Sheep in dry paddock in the distance

Lamb exports continue to be well on track for another record year after a bumper August. Key markets in China and the Middle East have been increasing the volume of Australian lamb they import all year, as their economies and supply chains return to some sort of post-covid normality.

Of course, this has been supported by plenty of availability, with lamb slaughter for the year-to-date already above the total calendar year kill for 2022, no doubt allowing international markets to access the product at a lower price point. In August, 31,799 tonnes of lamb were exported, which was the highest monthly volume to leave Australia on record. It was an increase of more than 14% on the previous month, and 21% more than August 2022.

China has increased their intake the most year-on-year, up 47% compared to the same month last year. The same volume of lamb was sent to China from Australia in June of 2021, and you must go back to October 2019 to find a stronger month for that market. The Middle East was the other strong market for August, with that region collectively taking its highest volume since April 2019.

For the year-to-date, total lamb exports are tracking at 10% higher year-on-year, which if it continues will mean another record-high lamb export volume for Australia. Meat and Livestock Australia forecasts lamb exports to reach 300,000 tonnes this year, which would be a 7% jump on last year, and at current rates, it will surpass this, with more than 205,000 tonnes already headed offshore in the first eight months. For the year-to-August, lamb exports to China are up 38%, returning them to Australia’s biggest lamb market, and increasing their market share by 4% to 22%.

The Middle East has been the other major market that has been on the rise, with the United Arab Emirates up 50% year-on-year, Jordan increasing 86%, and Saudi Arabia, Kuwait and Qatar all up as well. The Middle East has imported just shy of 36,000 tonnes of Australian lamb this year, which puts their volume for the year-to-date just 4% behind the total volume they imported from here in 2022. This demand is being offset however by the US, Australia’s second-largest lamb market which has dropped by 18% year-on-year and lost 6% market share. That being said, August was their strongest import volume month for the year.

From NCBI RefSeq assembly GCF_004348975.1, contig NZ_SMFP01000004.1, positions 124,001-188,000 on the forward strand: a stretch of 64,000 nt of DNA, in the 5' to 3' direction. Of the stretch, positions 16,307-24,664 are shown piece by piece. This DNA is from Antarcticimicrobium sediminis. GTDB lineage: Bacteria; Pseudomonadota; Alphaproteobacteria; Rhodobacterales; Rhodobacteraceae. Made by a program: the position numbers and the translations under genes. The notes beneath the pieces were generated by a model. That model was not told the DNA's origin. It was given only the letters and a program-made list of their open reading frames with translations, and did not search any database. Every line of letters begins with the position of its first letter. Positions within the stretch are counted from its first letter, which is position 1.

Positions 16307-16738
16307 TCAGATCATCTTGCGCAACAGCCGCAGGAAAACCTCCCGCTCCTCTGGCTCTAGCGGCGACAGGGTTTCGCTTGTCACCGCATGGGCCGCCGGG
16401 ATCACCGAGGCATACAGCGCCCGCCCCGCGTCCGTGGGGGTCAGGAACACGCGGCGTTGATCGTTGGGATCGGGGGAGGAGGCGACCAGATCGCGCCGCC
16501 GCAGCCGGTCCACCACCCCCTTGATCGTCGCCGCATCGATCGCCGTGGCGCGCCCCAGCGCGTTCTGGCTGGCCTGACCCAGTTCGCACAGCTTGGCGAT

What does it mean?

While Australia is well on track to export another record volume of lamb thanks to demand from Asia and the Middle East, this has been facilitated by the rebuilt flock and lower price point in the prevailing market. ABARES predicts the value of lamb exports for 2023-24 to fall by 16% from the previous year, as a decrease in demand from the US and more supply offset the above. This means the export volume growth won’t translate to much support for farmgate prices in the medium term.

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Key Points

  • Lamb exports increased 14.5% month-on-month for August, the highest monthly volume on record.
  • This takes year-to-date volumes 10% higher than 2022, which was a record-setting year.
  • Asia and the Middle East are driving volumes higher, with supply out of Australia plentiful.

Click on figure to expand

Click on figure to expand

Data sources: MLA, ABARES, DAFF, Mecardo

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